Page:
Thirty nations on the planet currently grow industrial hemp. These include Canada, Australia, England, France, Germany, Austria, Spain, Russia, and China. The Biggest producer of hemp is China. The Chinese, Europeans and Canadians, have cornered the world market on hemp. This hemp is then imported to the U.S. with a huge mark up in price. This is lost revenue for American farmers and for the government’s tax coffers alike due to outdated Cannabis policies and a misunderstanding of the difference between marijuana and hemp. It is about time U.S. farmers are allowed to get in on the industrial hemp action again without fear of any stigma or sanctions. We have the farm acreage here and internal consumer demand for it in the U.S. is growing.
With global climate change, more than ever there is a need for farmers to diversify their crops. They can do so frugally with low maintenance soil enriching hemp, it’s especially beneficial in drought stricken areas throughout the southwest. The environmental problems associated with lower annual rainfall conditions, persistent use of artificial fertilizers and pesticides are well documented  . Since hemp does not need much rainfall, fertilizer or pesticides, it might well be time to rethink hemp cultivation here. These reasons among others is why the National Conference of State Legislatures (NCSL) recently adopted a resolution strongly urging the U.S. Department of Agriculture (USDA), the Drug Enforcement Administration (DEA) and the Office of National Drug Control Policy (ONDCP) to collaboratively develop and adopt an official definition of industrial hemp. The Arizona Industrial Hemp council and other grassroots organizations are making a strong nationwide push to relieve the restrictions on the cultivation so beneficial to their state and to the U.S. economy as a whole.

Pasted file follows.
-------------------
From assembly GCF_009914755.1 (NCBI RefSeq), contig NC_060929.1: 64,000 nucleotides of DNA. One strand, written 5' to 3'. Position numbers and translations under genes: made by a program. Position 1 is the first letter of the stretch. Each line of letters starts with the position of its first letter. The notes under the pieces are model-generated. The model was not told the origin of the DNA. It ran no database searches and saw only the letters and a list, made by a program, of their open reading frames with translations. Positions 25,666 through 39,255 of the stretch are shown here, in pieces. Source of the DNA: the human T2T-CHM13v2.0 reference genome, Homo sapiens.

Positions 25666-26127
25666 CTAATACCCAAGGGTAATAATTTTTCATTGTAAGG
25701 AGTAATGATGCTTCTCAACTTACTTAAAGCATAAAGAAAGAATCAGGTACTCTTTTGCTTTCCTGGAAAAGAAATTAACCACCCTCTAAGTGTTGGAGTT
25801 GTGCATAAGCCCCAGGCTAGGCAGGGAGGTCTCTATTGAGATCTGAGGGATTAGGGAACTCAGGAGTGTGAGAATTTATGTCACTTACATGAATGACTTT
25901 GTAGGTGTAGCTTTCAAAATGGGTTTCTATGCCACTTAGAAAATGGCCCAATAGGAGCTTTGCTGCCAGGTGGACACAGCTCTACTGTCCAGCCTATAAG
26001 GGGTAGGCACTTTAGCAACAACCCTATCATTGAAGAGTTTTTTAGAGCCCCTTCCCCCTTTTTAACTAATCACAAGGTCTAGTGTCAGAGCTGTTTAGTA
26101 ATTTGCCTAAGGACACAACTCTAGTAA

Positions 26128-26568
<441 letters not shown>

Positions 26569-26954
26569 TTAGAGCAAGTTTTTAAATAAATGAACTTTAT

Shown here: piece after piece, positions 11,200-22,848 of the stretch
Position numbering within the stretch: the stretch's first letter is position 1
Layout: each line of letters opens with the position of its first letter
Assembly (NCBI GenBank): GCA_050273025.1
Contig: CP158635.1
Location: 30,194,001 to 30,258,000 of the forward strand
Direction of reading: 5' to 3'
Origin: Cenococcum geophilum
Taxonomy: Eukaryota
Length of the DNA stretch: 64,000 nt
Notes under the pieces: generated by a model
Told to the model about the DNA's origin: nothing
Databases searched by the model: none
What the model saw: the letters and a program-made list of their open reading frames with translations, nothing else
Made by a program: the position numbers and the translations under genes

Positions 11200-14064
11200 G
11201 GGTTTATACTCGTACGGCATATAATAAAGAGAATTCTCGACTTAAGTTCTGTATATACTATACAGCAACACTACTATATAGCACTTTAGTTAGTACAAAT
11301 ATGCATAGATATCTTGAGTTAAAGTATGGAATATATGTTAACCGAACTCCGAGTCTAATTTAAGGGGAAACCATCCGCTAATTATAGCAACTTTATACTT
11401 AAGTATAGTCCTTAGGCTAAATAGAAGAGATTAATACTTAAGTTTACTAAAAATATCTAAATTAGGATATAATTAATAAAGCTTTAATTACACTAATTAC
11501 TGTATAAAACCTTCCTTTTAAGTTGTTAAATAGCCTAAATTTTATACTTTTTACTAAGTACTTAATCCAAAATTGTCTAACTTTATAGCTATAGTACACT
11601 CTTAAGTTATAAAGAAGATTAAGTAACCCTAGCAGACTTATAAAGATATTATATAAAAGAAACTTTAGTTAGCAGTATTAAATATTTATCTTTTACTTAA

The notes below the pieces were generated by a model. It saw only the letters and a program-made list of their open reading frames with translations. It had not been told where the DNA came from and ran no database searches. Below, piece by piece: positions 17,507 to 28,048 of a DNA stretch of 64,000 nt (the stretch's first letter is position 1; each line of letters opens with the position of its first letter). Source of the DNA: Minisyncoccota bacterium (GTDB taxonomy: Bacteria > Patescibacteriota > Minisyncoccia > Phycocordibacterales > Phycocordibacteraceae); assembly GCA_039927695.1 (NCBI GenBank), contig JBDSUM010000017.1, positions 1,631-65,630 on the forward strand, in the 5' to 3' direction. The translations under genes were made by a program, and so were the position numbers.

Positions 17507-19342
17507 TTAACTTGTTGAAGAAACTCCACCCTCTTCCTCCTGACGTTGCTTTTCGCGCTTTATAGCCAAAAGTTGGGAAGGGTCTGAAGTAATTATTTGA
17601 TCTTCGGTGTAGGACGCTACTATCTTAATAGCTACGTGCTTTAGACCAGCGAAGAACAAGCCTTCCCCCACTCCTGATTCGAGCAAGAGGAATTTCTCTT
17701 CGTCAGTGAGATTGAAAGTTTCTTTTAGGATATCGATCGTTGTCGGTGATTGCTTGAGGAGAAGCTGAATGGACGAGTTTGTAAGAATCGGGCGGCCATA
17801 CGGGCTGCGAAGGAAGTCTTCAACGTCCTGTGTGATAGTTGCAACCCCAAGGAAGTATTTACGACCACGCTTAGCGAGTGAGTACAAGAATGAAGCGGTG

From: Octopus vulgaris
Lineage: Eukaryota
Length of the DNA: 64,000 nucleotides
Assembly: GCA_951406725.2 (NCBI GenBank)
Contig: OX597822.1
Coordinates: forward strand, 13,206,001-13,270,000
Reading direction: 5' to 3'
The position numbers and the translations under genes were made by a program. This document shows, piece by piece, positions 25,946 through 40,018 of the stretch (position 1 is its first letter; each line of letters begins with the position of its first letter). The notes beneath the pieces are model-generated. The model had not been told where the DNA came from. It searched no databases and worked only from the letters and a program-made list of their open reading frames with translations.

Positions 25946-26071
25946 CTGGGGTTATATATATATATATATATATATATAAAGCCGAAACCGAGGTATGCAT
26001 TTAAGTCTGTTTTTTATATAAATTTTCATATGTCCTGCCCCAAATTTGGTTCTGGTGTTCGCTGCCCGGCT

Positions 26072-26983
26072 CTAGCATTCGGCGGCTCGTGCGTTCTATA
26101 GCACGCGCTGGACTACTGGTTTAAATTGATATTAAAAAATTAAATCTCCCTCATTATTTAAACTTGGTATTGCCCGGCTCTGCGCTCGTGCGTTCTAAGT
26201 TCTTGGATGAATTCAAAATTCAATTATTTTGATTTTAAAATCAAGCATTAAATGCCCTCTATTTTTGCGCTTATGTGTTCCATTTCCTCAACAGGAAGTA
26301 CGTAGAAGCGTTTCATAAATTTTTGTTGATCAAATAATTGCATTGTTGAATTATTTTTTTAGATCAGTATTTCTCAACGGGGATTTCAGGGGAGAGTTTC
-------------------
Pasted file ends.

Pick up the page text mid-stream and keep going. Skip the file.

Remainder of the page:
Consumers too can have a huge role in boosting the industry back to prominence by boosting personal demand. When shopping, demand Fair Trade, demand organic, and demand hemp products! Simply choosing and wearing hemp is an easy “go green” fashion statement which can have a huge impact on the industry. Even with importation, the prices are still competitive and the fiber itself is durable and softens nicely with wear. “Ladies are going to buy cute handbags & its time again to look at the eco-friendly hemp as a viable alternative?” Gordon asks, “Who will take the lead in this area of the fashion debate? Uhane Knits has already gone all in with hemp in their new collection of handbags this year. We call on others in the fashion industry to join us and do the same.”
Gordon boasts, “We base high value on originality and simple elegance, from supporting those who plow the earth organically to us carefully knitting and stitching with our own hands. We feel these qualities and the personal touch sets Uhane Knits apart from companies who rely on machine made & mass production techniques. Each of our bags, belts, and clutches are unique and lovingly handknit here in the U.S.A.” When buying a new handbag, try Uhane Knits for innate artistry, eco-friendly materials, and colorful energy for a bold refreshing change.
Sources / Endnotes
 States Hemp Legislation: To date, twenty-nine states have introduced hemp legislation and seventeen have passed legislation; nine (Hawaii, Kentucky, Maine, Maryland, Montana, North Dakota, Oregon, Vermont and West Virginia) have removed barriers to its production or research. eight states have passed hemp resolutions: California, Colorado, Montana, New Mexico, North Dakota, Oregon, Vermont and Virginia. In 2002, Hawaii became the first state to reopen licensing for research production of hemp under strict regulatory oversight.
 EarthEasy.com “The value of this versatile, easy to grow, eco-friendly crop is becoming more and more apparent. For example, Canadian hemp farmers make $80 per hectare while American grain farmers make $8. This represents a promising option for farmers whose current crops experience reduced demand. Tobacco farmers take note!” – Greg Seaman founder of Earth Easy
 Hemp Industry Association, USA It is currently illegal to grow industrial hemp for food, oil, paper or fabric in the USA, but it is perfectly legal to export hemp to the U.S. and to process, consume and wear it there.
 HempFarm.org “Marijuana and Hemp: The Untold Story” Thomas Bouril, 1997; For the first 162 years of America’s existence, marijuana was totally legal and hemp was a common crop. But during the 1930s, the U.S. government and the media began spreading outrageous distortions and untruths about marijuana, which led to its prohibition. (“Marijuana: The devil’s weed with roots in hell”, “Marijuana makes fiends of boys in 30 days”, “Reefer Madness”, etc.) It was banned in the USA under the Marijuana Tax Act of 1937. In a blatant case of mistaken identity, industrial hemp was banned along with it